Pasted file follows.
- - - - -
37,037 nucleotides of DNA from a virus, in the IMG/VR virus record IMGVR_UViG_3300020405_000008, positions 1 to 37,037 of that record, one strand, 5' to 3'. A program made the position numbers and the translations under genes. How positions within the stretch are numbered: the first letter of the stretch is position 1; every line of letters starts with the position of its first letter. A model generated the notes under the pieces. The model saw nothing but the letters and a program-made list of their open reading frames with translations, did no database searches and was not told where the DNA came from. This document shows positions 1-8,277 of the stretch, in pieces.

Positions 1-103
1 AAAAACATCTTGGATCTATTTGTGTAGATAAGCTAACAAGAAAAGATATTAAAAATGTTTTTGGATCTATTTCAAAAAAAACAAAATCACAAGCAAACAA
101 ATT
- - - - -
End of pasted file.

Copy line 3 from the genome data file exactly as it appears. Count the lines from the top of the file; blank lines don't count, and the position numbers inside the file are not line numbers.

1 AAAAACATCTTGGATCTATTTGTGTAGATAAGCTAACAAGAAAAGATATTAAAAATGTTTTTGGATCTATTTCAAAAAAAACAAAATCACAAGCAAACAA